News Corp., one of the co-owners of the site, has confirmed Thursday the rumor that it intends to start charging fees at some point.

Chase Carey, News Corp.'s deputy chairman, suggested in comments he made at the OnScreen Media Summit that it's just a matter of time before Hulu, the video service founded by News Corp. and NBC Universal, launches a subscription service.

I think a free model is a very difficult way to capture the value of our content, Carey said, according to a report Broadcasting & Cable, which co-hosted the conference. I think what we need to do is deliver that content to consumers in a way where they will appreciate the value...Hulu concurs with (the notion) that it needs to evolve to have a meaningful subscription model as part of its business.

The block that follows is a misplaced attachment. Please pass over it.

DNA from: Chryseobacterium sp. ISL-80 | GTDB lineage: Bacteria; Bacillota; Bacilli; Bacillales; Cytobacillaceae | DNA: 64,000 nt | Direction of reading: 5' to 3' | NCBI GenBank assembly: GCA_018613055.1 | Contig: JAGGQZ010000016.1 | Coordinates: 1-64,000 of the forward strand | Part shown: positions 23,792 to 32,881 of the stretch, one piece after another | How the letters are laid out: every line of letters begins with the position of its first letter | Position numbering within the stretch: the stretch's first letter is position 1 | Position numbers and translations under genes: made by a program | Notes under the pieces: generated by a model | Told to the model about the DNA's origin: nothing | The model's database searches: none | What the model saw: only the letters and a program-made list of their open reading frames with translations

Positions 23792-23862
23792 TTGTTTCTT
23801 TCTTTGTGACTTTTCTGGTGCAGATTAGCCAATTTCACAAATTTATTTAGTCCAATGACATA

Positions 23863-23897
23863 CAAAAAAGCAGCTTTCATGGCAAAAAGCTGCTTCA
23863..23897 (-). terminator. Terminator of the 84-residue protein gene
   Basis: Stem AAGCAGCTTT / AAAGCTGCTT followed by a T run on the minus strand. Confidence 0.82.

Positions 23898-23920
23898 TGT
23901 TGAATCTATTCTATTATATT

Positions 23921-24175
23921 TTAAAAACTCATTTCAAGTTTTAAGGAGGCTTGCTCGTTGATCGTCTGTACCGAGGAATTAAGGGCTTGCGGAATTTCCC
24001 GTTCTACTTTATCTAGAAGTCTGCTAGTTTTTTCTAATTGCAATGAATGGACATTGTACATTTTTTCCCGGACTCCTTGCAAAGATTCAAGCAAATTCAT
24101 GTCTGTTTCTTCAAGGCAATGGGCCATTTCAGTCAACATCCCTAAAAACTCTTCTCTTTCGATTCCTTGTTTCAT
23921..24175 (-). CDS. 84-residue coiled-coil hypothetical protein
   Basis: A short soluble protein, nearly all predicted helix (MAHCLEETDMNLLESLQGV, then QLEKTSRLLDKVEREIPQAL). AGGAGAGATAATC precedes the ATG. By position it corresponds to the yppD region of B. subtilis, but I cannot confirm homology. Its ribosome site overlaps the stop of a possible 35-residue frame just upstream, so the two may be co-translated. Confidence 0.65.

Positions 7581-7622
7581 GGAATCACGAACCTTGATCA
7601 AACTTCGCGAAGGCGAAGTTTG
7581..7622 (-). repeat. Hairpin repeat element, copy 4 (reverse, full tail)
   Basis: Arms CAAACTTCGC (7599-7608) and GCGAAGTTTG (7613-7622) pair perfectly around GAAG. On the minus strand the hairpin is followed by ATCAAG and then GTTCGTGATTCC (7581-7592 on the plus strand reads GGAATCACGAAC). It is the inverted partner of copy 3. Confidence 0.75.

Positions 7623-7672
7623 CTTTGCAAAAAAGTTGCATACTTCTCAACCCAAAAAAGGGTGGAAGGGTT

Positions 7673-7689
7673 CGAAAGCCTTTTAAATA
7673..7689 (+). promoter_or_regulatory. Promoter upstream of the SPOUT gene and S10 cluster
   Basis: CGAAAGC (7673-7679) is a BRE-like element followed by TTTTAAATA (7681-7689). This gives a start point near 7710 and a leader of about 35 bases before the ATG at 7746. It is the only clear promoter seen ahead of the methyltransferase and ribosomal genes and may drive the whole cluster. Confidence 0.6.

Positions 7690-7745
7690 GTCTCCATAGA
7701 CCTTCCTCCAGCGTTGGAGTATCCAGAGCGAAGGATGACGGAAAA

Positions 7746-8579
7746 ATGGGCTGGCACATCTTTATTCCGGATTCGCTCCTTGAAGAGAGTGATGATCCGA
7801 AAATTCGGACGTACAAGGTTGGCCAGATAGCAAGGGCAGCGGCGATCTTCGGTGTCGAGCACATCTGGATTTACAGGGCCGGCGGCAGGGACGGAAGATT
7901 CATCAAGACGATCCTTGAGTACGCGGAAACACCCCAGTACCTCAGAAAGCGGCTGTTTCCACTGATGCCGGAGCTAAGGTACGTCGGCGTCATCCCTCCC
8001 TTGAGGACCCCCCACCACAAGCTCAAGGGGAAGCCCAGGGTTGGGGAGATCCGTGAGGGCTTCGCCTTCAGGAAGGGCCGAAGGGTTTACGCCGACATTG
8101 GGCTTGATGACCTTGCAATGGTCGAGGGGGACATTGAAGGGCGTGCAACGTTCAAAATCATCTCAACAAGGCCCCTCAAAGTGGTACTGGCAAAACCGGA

Carey, who has been to only one News Corp. board meeting since his recent arrival at the company, said he is uncertain of when Hulu would adopt this new pay model, but it may be as early as next year.

The popular online streaming video service offers TV shows and movies for free which are supported by paid commercials that can't be skipped. Hulu began in part as an alternative to Apple's iTunes when NBC broke with Apple over a disagreement on pricing for TV shows on iTunes.

Carey's comments follow similar statements made by other News Corp. decision makers, including Rupert Murdoch, the company's chairman. Murdoch has previously talked about charging for content at the online units of many of his media properties, including The Wall Street Journal.

Along NBC Universal and Fox parent News Corp, Hulu is owned by Disney, whose executives haven't weighed in on the site's direction publicly.